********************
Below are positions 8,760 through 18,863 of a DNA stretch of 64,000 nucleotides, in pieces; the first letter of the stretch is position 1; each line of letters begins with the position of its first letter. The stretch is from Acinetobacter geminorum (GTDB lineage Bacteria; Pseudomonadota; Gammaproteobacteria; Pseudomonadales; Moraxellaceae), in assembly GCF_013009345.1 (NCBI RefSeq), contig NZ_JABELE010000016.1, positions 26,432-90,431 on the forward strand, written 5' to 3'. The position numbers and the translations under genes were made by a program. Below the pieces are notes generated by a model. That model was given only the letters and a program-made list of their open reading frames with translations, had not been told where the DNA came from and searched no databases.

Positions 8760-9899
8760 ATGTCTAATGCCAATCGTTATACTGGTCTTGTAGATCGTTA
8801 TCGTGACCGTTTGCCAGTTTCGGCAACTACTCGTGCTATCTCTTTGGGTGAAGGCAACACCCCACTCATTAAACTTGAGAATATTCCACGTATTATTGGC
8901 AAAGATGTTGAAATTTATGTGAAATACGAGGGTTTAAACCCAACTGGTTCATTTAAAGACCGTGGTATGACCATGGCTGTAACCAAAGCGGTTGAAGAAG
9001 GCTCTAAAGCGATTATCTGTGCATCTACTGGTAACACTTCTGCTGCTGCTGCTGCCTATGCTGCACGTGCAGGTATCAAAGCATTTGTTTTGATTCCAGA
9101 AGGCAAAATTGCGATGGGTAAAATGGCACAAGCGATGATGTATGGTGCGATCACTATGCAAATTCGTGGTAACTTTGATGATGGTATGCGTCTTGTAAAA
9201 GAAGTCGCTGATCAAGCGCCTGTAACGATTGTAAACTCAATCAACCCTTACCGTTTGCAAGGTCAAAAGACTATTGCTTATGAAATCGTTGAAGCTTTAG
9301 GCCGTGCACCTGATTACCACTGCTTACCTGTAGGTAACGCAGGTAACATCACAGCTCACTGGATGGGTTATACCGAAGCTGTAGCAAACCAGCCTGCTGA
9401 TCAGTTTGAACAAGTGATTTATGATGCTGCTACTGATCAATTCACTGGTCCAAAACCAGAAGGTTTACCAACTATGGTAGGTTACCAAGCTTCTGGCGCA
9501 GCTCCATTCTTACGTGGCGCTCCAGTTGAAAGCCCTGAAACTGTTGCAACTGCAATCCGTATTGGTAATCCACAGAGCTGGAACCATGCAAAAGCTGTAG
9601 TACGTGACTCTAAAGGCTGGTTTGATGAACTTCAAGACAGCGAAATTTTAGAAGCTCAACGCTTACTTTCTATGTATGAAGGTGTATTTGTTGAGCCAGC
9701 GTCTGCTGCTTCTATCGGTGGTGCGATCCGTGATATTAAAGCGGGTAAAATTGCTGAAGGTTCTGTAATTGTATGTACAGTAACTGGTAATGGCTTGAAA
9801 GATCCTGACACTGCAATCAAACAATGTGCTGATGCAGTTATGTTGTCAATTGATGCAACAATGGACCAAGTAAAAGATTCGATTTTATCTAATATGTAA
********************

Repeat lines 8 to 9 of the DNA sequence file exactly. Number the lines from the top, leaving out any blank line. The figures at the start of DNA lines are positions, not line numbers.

9201 GAAGTCGCTGATCAAGCGCCTGTAACGATTGTAAACTCAATCAACCCTTACCGTTTGCAAGGTCAAAAGACTATTGCTTATGAAATCGTTGAAGCTTTAG
9301 GCCGTGCACCTGATTACCACTGCTTACCTGTAGGTAACGCAGGTAACATCACAGCTCACTGGATGGGTTATACCGAAGCTGTAGCAAACCAGCCTGCTGA